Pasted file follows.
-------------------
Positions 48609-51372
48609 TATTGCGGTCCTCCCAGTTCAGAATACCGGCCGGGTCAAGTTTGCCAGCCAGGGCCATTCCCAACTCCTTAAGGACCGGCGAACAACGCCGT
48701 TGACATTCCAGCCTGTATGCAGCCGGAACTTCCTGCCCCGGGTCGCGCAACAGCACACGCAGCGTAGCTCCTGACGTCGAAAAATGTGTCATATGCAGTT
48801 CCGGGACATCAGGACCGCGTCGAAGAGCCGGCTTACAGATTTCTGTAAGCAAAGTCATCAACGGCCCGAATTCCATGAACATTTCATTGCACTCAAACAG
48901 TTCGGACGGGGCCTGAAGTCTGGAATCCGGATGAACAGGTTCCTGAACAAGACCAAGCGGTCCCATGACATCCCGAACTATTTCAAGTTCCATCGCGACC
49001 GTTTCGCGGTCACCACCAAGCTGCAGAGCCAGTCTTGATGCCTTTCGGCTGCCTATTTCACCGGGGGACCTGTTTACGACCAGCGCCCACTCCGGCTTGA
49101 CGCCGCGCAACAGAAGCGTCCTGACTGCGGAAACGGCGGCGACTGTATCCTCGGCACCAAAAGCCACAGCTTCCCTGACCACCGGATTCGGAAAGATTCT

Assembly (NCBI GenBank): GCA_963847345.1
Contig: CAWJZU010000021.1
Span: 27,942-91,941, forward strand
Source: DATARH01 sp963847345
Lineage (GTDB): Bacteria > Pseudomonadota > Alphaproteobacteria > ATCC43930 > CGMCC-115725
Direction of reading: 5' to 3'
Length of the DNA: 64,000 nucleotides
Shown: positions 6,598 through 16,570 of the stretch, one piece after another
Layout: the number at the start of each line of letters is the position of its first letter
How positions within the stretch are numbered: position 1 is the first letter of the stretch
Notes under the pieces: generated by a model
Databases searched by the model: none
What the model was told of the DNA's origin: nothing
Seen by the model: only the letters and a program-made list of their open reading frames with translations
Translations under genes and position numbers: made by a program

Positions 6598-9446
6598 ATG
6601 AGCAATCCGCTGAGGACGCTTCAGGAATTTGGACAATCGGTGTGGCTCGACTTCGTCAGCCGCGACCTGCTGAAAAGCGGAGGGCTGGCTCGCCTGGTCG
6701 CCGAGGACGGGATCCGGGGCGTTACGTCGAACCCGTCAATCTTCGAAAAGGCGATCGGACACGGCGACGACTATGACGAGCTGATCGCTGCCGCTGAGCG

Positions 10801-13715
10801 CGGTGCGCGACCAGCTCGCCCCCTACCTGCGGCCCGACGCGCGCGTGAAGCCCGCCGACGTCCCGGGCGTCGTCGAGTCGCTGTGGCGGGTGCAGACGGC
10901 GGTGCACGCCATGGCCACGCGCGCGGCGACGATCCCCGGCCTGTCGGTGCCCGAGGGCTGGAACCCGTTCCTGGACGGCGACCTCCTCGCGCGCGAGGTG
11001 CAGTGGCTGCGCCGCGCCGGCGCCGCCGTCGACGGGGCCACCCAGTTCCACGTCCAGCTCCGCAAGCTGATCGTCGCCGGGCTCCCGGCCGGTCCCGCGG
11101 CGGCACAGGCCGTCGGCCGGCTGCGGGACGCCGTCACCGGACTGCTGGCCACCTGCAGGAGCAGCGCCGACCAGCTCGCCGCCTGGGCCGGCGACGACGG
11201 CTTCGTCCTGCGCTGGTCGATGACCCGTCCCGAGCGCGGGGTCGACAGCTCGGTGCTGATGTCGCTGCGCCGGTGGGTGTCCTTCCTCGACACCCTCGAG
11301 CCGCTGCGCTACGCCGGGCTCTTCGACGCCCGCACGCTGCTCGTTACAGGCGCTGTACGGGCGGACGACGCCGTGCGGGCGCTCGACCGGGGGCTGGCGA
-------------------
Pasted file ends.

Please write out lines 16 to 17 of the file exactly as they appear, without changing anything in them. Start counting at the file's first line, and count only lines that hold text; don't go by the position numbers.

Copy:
Layout: the number at the start of each line of letters is the position of its first letter
How positions within the stretch are numbered: position 1 is the first letter of the stretch